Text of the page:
The day after Super Bowl LVII, we weren’t talking about any of the plays. We weren’t talking about any of the players. And while the Super Bowl commercials seemed less memorable than in years past, we found ourselves talking about a handful of ads that shared a common theme: Our favorite ads shined a light on women’s issues.
What is VMS?
In its first Super Bowl ad ever, Astellas Pharma shined some light on a huge women’s health topic that is, for the most part, rarely discussed in the open: menopause. In the ad, actress Carmella Riley asks women, “What is VMS?” Nobody who was asked knew what the acronym stood for although everyone was familiar with the symptoms — hot flashes and night sweats.
The primary reason we loved the ad is that it’s normalizing women’s health. Providing answers to questions related to your product (“what is VMS”) is also an effective SEO strategy that we implement for many of our clients. Providing these answers demonstrates expertise and allows you to introduce your product in a helpful manner.
The question “What is VMS?” has about 3,400 monthly searches worldwide (according to Semrush). From an SEO perspective, we would encourage Astellas to optimize its YouTube video with this keyword and other variations. It would also help to embed the video in a blog that answers even more VMS-related questions.
Did it work? According to Google Trends, the ad caused a spike in search interest for the term “menopause.” If Astellas’ goal was to get people to learn more about menopause symptoms and solutions, then it appears the ad was a success.
Rihanna (& Company)
Another women’s health issue was on full display during the Super Bowl halftime show (which is an ad unto itself). Rihanna revealed to the world that she is expecting another baby. The singer and her partner A$AP Rockey welcomed a baby boy in May 2022. We love that Rihanna celebrated her pregnant form in an unforgettable crimson ensemble. In decades past, a pregnant headliner may have tried to hide or downplay the pregnancy instead of making it part of the performance. Not Rihanna. She made it clear that this is her pregnancy and she’s going to have it on her terms.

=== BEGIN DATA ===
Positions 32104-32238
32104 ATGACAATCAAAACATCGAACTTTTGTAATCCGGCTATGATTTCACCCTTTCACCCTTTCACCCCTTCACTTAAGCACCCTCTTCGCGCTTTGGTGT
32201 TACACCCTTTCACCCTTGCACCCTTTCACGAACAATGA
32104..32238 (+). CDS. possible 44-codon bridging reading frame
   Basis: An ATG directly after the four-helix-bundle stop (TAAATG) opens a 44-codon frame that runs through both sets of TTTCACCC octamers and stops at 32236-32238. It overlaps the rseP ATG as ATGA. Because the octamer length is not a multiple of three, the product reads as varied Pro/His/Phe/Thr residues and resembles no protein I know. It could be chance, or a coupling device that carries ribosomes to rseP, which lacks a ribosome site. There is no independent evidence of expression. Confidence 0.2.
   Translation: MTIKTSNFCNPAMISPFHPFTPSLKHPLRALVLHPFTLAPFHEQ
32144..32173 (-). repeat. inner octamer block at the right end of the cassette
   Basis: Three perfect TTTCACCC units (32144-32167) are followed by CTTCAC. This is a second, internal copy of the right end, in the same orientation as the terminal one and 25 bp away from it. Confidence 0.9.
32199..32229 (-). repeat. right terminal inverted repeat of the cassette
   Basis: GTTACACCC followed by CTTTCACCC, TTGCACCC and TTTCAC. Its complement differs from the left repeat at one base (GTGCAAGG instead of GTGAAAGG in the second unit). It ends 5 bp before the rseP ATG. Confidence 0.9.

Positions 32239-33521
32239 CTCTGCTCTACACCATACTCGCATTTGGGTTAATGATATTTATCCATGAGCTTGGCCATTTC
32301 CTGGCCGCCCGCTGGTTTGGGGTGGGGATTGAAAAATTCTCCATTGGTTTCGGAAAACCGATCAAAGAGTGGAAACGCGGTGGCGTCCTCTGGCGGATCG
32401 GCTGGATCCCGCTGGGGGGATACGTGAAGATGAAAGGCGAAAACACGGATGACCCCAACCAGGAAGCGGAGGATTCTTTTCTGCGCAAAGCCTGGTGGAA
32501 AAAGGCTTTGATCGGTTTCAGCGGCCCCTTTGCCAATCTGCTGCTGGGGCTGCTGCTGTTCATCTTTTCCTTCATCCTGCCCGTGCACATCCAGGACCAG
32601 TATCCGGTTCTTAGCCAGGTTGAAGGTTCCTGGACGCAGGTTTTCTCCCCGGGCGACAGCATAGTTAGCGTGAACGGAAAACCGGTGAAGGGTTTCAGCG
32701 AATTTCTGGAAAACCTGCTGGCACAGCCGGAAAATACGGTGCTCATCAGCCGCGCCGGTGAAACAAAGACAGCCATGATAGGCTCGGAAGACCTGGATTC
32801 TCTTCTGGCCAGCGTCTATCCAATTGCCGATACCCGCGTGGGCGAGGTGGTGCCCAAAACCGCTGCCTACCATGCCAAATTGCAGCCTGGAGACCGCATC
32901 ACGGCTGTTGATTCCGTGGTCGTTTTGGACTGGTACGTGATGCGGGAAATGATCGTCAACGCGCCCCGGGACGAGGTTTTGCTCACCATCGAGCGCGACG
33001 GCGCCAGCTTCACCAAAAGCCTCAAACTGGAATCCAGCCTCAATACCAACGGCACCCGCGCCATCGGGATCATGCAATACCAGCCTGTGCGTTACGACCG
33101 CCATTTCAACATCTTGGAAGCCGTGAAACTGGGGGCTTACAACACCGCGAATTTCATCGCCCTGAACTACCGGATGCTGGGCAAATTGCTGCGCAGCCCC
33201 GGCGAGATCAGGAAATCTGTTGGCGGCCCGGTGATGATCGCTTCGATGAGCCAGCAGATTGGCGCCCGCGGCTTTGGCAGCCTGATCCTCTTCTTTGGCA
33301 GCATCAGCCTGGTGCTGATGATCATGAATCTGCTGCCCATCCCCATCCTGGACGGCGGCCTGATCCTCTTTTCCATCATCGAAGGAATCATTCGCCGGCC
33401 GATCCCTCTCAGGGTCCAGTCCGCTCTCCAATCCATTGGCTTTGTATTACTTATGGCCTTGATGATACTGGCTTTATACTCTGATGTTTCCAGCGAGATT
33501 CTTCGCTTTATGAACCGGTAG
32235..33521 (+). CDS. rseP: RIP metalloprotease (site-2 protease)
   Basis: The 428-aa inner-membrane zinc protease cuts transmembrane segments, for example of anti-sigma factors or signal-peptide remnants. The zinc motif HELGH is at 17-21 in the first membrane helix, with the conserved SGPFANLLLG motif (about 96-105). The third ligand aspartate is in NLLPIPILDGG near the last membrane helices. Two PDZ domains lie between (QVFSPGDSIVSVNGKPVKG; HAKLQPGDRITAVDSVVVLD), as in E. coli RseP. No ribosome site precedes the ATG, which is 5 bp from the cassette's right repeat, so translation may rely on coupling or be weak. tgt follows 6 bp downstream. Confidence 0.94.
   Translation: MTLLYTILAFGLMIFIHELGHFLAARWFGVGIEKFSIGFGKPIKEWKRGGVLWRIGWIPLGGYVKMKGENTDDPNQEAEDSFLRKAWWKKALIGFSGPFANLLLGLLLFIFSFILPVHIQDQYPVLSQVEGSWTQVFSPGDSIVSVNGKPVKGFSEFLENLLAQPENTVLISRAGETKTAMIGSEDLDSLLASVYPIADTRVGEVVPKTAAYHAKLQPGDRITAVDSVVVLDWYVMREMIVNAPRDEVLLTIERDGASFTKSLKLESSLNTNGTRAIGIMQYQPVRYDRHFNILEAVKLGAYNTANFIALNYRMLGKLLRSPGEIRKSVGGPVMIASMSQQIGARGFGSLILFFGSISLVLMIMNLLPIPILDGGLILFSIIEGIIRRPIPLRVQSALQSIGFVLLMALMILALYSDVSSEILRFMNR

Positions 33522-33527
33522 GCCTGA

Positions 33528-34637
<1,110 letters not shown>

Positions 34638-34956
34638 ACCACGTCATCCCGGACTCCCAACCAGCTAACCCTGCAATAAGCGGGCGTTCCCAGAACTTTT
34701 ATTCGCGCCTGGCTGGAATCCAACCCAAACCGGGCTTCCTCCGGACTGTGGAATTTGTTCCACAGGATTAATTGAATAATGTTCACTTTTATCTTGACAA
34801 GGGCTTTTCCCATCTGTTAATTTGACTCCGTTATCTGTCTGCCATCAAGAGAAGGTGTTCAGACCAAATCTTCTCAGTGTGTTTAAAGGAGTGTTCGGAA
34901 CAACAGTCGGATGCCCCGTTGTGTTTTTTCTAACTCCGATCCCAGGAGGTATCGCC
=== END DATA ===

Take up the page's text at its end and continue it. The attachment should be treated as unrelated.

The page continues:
As Rihanna fans, we loved the puffy hoodies and want to make them our new work informs. As marketers, we also loved the Fenty product placement. And look what happened as soon as Rihanna opened up her compact on stage.
Know Thy Audience
Even before halftime, the team at Search Nurture noticed that many of the commercials had the same recipe. They featured an A-list celebrity but not much more — no creativity, no emotion. One of the commercials that really bucked that trend was the NFL’s own commercial featuring Diana Flores, the captain of Mexico’s national flag football team. We love that women athletes are being highlighted in a commercial for the male-dominated National Football League. You may have also noticed a cameo from another type of celebrity. Right around the 1:04 mark, Flores swiftly passes Mr. Beast, who is arguably the biggest YouTube creator in the world.
From a marketing standpoint, we think this is brilliant. The NFL is clearly trying to appeal to younger audiences who relate more to Mr. Beast than they do, say, Maya Rodolph or Ozzy Osbourn or Ben Affleck. If we were managing the NFL’s YouTube advertising campaign, we would recommend a cut-down version that shows more Mr. Beast. Can you guess where we would recommend running the ad?
We can’t embed the YouTube video of the ad because it contains content from the NFL. So, go watch it on YouTube.
Let’s Talk Marketing
What did you think about the big game? What was your favorite commercial? Schedule a meeting with Lindsay Lewin, our sales manager. Based in Kansas City, Lindsay is even more chipper than her usual self. She’ll be more than happy to discuss the game, the commercials, and your current marketing challenges. Even if you’re a Philly fan.